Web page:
Open non-Roth IRA to get tax deductions
BY TERRY SAVAGE SUN-TIMES COLUMNIST Jul 14, 2006
Updated: May 3, 2013 12:14PM
Originally published: April 21, 2002
Forgive me for repeating myself, but I hate to see you pass up a chance to pick up some tax-free money--and you only have until Monday to open your Individual Retirement Account.
I just don’t want you to miss out on the very realistic probability of turning $2,000 into nearly $50,000--tax-free--by the time you retire in 31 years.
So here’s your last-chance instruction kit for opening an IRA for 2001. And it’s also a road map for opening another IRA for 2002.
What is an IRA?
An Individual Retirement Account is your chance to set aside money to grow, either tax-free or tax-deferred, for your future.
A traditional IRA allows you to make a contribution of up to $2,000 of earned income and deduct that contribution from your 2001 income taxes. As the money grows in your investment account over the years, you do not pay taxes on the gains or interest. Instead, you’ll pay ordinary income taxes when you take the money out after you retire.
What is a Roth IRA?
A Roth IRA allows you to make a contribution of up to $2,000, but the money comes out of your pocket after you have paid taxes on it as income. However, when you withdraw the money after retirement, all of the gains you’ve built up over the years come out completely tax-free!
You can open a Roth IRA if you earned less than $95,000 in adjusted gross income on a single return, or $150,000 on a joint return last year (2001).
You can open a traditional IRA and deduct your contribution if you were not covered by a company retirement plan or if you were covered by a company plan, but had income below $33,000 on a single return or $53,000 on a joint return.
And you can open a traditional IRA, but not take the tax deduction, if you were covered by a company plan, still want to contribute, and earned too much to qualify for a Roth IRA.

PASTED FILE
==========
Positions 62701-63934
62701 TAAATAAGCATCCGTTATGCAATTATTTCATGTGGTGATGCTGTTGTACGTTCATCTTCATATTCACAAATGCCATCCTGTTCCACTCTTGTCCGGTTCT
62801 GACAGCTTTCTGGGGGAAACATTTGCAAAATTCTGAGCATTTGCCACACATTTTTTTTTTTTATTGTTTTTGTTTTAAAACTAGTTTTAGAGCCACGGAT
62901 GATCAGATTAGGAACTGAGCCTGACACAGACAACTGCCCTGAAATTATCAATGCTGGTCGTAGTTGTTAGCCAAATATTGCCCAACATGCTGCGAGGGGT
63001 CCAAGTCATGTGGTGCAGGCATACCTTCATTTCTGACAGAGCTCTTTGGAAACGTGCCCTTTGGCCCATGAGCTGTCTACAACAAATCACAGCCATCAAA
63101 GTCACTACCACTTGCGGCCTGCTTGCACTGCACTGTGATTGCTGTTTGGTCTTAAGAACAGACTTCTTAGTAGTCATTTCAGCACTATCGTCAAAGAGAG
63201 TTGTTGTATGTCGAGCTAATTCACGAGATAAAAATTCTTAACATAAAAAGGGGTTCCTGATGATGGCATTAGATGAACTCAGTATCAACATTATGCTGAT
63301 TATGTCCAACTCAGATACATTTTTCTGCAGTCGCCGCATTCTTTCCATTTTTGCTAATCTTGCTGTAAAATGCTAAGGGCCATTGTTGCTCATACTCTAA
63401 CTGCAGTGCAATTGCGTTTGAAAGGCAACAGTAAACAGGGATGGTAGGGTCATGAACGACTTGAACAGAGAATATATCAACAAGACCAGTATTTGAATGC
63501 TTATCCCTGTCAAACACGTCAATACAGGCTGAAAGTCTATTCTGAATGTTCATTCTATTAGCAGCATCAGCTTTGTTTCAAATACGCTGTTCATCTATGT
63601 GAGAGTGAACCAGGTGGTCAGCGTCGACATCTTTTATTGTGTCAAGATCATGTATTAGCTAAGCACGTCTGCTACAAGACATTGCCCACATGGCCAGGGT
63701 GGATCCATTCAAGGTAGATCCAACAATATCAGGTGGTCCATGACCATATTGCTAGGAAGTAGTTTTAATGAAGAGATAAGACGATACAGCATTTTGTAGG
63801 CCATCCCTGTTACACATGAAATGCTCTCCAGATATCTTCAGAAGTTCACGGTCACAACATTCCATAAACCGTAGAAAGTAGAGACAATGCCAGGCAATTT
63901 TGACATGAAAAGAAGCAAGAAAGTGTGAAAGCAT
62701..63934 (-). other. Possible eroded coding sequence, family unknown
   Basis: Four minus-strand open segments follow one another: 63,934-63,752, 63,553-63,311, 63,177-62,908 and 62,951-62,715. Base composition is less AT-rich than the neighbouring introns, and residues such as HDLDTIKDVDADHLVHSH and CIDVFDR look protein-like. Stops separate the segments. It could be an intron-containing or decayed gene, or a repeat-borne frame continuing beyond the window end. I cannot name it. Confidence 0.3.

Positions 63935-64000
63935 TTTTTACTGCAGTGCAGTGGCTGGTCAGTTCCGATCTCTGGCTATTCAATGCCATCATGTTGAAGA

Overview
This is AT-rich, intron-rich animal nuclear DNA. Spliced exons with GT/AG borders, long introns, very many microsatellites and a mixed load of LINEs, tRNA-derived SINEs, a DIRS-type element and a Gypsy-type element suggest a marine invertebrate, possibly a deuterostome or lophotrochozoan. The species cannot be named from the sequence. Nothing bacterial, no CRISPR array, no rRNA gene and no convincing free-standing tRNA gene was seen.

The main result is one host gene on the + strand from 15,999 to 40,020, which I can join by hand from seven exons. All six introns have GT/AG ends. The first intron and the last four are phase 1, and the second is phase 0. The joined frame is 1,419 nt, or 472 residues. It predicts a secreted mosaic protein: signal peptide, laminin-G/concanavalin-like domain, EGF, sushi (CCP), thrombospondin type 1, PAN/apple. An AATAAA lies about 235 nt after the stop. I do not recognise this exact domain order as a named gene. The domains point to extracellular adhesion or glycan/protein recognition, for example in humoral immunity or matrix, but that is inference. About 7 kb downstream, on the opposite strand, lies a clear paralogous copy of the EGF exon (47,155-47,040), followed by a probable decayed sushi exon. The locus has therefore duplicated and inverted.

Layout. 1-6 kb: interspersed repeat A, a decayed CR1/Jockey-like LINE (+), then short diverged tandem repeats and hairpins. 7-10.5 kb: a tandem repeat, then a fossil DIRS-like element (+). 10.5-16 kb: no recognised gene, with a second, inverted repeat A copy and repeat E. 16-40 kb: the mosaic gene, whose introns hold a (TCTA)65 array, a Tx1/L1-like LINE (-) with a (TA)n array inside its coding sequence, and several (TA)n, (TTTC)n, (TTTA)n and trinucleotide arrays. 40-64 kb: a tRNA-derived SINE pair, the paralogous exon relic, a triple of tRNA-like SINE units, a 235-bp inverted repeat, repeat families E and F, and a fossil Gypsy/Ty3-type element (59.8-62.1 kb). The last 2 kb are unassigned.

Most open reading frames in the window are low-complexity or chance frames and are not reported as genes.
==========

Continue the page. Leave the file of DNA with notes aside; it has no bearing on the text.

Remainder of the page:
Important note: Spouses who do not hold a job can also open an IRA, even though they had no outside income.
That spousal IRA contribution can be deducted on a joint return if the working spouse (even if covered by a company plan) had income of under $150,000. Or the non-working spouse can open a Roth IRA, again assuming joint income under $150,000.
Special note: Although you are allowed to contribute up to $2,000, you don’t have to put in the full amount if you can’t afford it.
Which kind is better?
I’d suggest you open a Roth IRA, if you can manage to put money in without the tax deduction.
Over the long run, the tax-free withdrawals at retirement (and I’m assuming the government keeps its promise to the millions of people who are building money in Roth IRAs) will far outweigh the current tax deduction.
When can I withdraw money? The basic rule with a traditional IRA is that you must leave the money growing inside your IRA until you reach age 591/2. If you take money out before that, you’ll pay ordinary income taxes on any gains, plus a 10 percent federal tax penalty.
A Roth IRA has slightly less restrictive rules. You still have to leave the money in the account until age 591/2--and have had the account for at least five years--to qualify for tax-free withdrawals of gains.
And I hate to tell you this (because I want you to leave the money inside your Roth until retirement) but if you really need to tap the cash, you can take out your contributions without penalty at any time.
Where should I open my IRA? This is the easiest part, but it’s also the moment when good intentions go astray just because you now have to take action. If you have 20 years or more to retirement, my best advice is to invest your IRA in a stock market mutual fund. That doesn’t have to be complicatedor expensive.
And you don’t have to be a genius at picking mutual funds. The easiest thing is to buy an “index” fund--a portfolio of stocks designed to mirror a popular stock index such as the Standard & Poor’s 500.
Using an effective index fund means your returns will be in line with the stock market. But you don’t have to use a mutual fund. Just walk into your nearest local bank and open an IRA certificate of deposit account, or you can open an account at any brokerage firm. Here’s how I calculated that gain at the beginning of this column--how $2000 grows to $50,000.
If you invest $2,000 in a stock market index fund and if the stock market equals its average returns of the last 30 years--about 10.6 percent per year--then your $2,000 would grow to $45,540 in 31 years.
There are no guarantees in the stock market of course, but it’s certainly a better bet than a lottery ticket or a dream.
And that’s the Savage Truth.
Terry Savage is a registered investment adviser and is on the board of directors of McDonald’s Corp. and Pennzoil-Quaker State Co. Send questions via e-mail to firstname.lastname@example.org. She appears weekly on WMAQ-Channel 5’s 4:30 p.m. newscast.